Four lessons from the start-up scene in Berlin
Last week I flew to Berlin with Boudewijn van der Sar (Workspot) and Robbin Reijnen (Wonderlab) to interview entrepreneurs and see co-working spaces and incubators. Main goal: to get answers on how to create the best possible eco-system for startups and medium sizes enterprises.
Lesson 1: Co-working starts with good coffee, always…
We start our trip at the first ever co-working space in the World: St. Oberholz. Are we at holy ground? Founded in 2005, well before WeWork and the likes. Tobias Schwarz runs this cafe combined with desks, team-rooms and meeting spaces. The first thing we see is a coffee shop. And we see it at every other place we visit. Many of the co-workingspaces partner with local coffee chains. It makes me wonder, when will we see Starbucks ‘own brand’ of co-working space? A place without cheesecake eating grannies, screaming toddlers, or chit-chatting students. Just a place to co-work?
Lesson 2: Frow co-work to co-live?
Tobias continues his story. He sees a growing demand for startups that want to work and live at the same place. He currently has two apartments on the top floor, which he rents out to scale-ups who want to have full focus on growing their business. They even have startups inviting their investors to stay with them for a week. So the investor can really get close to the action and watch their investment at work. For a small country like the Netherlands, where work and live are never more than a one hour commute apart, this doesn’t seem necessary. Though WeWork is betting heavily on its first ‘co-living’ space. Along with living accommodations, residents will have acces to community events like fitness classes, services like cleaning and laundry and a digital social network. As a leaked investor presentation suggests WeWork is betting heavily on its new co-living venture, WeLive.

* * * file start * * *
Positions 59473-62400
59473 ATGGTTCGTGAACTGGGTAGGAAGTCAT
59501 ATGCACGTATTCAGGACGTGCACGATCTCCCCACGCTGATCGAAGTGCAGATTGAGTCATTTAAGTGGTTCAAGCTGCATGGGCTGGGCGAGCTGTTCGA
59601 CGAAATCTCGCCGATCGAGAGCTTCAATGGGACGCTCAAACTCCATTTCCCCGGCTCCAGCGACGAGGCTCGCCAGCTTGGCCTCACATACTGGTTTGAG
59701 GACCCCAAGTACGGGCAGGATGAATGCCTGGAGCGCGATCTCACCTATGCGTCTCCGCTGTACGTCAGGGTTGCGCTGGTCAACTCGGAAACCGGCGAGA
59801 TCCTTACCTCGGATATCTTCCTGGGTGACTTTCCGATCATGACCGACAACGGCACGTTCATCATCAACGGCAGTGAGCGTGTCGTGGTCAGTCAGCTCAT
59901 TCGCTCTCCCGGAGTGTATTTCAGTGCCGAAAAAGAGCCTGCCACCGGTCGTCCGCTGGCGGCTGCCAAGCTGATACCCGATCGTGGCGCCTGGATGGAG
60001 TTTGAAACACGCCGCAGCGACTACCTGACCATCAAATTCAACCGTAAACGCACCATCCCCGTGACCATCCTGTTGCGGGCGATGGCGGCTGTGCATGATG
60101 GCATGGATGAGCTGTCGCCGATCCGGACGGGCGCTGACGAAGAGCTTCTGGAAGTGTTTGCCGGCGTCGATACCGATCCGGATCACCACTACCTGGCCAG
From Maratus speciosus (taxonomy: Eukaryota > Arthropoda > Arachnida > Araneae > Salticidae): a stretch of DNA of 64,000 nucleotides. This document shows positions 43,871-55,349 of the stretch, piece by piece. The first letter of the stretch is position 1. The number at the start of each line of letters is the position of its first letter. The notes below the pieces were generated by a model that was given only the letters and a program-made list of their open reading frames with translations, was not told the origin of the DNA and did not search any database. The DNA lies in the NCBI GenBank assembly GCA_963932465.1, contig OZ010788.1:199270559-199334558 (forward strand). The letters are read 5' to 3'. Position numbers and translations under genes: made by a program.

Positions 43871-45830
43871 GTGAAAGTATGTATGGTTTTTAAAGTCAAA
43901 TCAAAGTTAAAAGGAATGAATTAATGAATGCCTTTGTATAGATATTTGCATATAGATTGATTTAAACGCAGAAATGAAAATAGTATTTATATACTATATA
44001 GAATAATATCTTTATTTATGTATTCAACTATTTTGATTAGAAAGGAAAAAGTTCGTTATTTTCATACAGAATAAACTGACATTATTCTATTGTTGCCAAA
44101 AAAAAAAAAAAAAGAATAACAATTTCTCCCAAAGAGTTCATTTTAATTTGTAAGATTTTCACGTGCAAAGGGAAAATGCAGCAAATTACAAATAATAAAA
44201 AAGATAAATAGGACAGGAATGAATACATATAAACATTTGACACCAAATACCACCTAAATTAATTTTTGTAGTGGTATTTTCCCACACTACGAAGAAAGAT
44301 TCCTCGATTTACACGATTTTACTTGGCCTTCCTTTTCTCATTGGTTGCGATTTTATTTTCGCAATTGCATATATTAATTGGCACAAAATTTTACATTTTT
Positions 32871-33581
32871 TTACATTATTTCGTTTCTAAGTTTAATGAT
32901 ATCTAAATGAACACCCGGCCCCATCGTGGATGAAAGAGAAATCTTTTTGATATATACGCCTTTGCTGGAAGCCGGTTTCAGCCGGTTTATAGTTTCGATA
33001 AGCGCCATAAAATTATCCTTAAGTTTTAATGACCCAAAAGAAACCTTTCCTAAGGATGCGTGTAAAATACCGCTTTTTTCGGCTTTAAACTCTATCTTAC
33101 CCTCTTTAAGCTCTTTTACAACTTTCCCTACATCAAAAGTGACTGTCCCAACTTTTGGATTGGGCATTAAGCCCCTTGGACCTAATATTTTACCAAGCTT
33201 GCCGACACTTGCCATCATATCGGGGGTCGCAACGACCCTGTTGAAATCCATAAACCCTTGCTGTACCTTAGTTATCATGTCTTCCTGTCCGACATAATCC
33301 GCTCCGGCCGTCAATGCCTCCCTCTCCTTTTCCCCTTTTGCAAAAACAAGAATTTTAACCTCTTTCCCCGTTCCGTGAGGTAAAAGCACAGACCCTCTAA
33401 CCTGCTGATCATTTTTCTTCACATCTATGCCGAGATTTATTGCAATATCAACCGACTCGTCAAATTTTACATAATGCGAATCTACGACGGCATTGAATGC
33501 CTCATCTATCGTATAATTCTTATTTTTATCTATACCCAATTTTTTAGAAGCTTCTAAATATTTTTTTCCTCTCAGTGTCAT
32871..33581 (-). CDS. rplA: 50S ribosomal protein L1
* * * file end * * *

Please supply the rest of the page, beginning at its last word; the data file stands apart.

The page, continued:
Lesson 3: Avoid incubators
Later on we find ourselves at the HQ of Nestpick with Founder and CEOFabian Dudek. Frustrated with the lack of transparency in renting a long-stay apartment in Rotterdam during his study exchange back in 2011 he started an online platform. Firmly believing that people will be renting and letting their homes 100% online in the future. Five years later, and funded by Rocket Internet he is making a leap for it. And by the looks of his office at Unter den Linden, this is going pretty well. Though he doesn’t care about his office; even worrying the firm exposes itself for having too much money to spend.
He shares his lesson: the best place for an expanding startup is not an incubator. Most incubators are mainly there for themselves, and your shares (8% is not unusual), their advice to generic. Avoid them is Fabian’s advice, find peers to learn from (like startyourbusinessonaboat with Jasper Mutsaerts and Tom Elffers), have a strong focus and surround yourself with the right people. As he attracted sales talent from AirBnB to run his sales teams.
Lesson 4: Small, attracts big
We finish the first evening at the Berlin Factory. The Factory is a massive building that includes funding from Google for Entrepreneurs. “I want robots, I wants drones flying around,” says founder Simon Schaefer, bounding into a meeting room on the top floor of the main Factory building, waving an espresso. We are here to attend the 1776 Challenge Cup. A confrontation between startups seeking to find investments. The place looks great, the event well organized, the smell of corporate money is palpable. Bigger business are working with co-working spaces to support, or capture startups as new clients.
Little newsflash, Rabobank will soon collaborate with Starthub. Sending their local branch managers to Starthub, not wearing suits and ties, but faded jeans, being one with the crowd!